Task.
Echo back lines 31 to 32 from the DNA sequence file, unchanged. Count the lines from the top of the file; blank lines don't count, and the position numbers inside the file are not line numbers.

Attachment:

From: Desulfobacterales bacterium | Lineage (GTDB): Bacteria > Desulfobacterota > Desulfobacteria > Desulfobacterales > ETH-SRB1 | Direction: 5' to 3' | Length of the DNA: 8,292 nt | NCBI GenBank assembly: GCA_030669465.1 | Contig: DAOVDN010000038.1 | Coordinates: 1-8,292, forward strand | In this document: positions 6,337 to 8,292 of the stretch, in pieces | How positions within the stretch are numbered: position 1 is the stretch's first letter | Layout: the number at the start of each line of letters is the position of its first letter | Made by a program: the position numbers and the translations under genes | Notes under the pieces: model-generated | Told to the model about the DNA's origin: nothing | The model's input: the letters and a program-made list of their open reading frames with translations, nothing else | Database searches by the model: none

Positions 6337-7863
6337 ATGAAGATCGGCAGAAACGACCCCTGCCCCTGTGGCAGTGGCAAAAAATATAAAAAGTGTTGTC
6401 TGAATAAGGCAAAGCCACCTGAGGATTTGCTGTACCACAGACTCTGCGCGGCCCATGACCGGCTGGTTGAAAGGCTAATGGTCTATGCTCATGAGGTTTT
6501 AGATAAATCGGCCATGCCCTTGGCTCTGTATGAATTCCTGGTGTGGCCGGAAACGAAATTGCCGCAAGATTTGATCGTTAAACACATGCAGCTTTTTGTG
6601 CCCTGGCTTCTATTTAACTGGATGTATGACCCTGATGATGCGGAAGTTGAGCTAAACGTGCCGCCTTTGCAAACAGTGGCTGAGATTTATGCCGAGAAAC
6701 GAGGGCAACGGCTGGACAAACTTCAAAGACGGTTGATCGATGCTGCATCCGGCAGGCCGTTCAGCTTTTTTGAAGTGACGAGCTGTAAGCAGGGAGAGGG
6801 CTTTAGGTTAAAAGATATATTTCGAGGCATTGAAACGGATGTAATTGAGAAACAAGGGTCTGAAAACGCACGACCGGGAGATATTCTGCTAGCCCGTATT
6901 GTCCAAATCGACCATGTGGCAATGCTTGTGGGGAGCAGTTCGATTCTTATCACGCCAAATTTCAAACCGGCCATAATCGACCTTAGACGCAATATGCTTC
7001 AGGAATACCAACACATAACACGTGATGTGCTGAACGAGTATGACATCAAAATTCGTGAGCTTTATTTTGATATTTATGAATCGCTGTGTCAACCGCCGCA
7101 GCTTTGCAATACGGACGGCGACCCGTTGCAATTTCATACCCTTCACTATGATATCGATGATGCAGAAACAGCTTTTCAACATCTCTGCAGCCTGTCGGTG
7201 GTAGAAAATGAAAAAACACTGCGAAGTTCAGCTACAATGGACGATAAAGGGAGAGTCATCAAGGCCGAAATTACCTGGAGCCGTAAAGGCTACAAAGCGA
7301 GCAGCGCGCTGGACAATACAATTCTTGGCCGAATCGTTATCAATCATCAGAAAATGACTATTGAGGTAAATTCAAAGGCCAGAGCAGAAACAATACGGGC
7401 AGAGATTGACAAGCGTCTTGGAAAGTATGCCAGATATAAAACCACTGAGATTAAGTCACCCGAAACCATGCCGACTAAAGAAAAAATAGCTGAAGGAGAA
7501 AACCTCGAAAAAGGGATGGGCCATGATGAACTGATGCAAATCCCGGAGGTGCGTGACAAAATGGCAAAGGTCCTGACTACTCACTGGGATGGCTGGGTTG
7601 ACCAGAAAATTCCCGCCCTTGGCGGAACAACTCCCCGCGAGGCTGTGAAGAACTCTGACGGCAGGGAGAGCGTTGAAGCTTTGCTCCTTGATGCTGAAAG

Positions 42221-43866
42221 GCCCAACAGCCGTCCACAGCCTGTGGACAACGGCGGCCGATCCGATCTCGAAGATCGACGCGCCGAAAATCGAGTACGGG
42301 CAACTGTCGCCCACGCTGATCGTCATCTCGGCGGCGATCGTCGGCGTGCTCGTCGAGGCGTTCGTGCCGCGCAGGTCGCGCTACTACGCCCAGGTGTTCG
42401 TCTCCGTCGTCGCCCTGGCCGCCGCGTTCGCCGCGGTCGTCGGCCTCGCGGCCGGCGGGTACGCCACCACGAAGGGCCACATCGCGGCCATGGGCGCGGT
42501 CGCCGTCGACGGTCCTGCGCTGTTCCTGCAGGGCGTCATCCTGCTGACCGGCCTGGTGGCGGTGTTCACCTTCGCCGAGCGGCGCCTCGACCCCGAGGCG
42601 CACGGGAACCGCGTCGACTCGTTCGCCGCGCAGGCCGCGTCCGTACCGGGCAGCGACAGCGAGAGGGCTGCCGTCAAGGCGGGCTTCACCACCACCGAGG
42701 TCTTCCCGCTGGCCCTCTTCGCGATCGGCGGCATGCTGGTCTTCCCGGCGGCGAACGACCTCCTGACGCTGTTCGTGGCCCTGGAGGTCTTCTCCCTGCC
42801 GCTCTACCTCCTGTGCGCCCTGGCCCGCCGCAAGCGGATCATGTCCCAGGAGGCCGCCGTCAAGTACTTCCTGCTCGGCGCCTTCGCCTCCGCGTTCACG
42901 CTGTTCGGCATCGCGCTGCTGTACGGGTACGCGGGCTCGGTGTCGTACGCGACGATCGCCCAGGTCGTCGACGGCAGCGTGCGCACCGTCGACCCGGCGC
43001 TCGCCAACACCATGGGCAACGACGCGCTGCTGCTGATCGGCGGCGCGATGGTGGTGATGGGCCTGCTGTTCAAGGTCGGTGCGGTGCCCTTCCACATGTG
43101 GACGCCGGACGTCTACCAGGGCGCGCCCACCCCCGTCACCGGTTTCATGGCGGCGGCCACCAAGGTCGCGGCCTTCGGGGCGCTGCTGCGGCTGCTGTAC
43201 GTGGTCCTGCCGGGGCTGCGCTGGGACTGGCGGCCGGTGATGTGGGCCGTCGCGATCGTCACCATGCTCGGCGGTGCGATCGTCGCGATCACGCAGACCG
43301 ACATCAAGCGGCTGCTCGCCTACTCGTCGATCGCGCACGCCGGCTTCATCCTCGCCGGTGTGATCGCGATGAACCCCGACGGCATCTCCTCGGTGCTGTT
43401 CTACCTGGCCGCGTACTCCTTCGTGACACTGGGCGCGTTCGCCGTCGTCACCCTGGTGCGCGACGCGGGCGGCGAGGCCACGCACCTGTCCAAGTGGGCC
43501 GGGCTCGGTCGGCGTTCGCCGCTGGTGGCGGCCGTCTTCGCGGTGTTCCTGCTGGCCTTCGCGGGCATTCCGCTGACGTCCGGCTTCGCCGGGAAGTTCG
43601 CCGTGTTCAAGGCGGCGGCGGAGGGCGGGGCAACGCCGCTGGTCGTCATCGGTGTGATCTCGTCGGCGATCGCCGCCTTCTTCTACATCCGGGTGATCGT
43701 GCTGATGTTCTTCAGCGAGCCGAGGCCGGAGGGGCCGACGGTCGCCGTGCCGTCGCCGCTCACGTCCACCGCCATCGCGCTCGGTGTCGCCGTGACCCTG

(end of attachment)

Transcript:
43501 GGGCTCGGTCGGCGTTCGCCGCTGGTGGCGGCCGTCTTCGCGGTGTTCCTGCTGGCCTTCGCGGGCATTCCGCTGACGTCCGGCTTCGCCGGGAAGTTCG
43601 CCGTGTTCAAGGCGGCGGCGGAGGGCGGGGCAACGCCGCTGGTCGTCATCGGTGTGATCTCGTCGGCGATCGCCGCCTTCTTCTACATCCGGGTGATCGT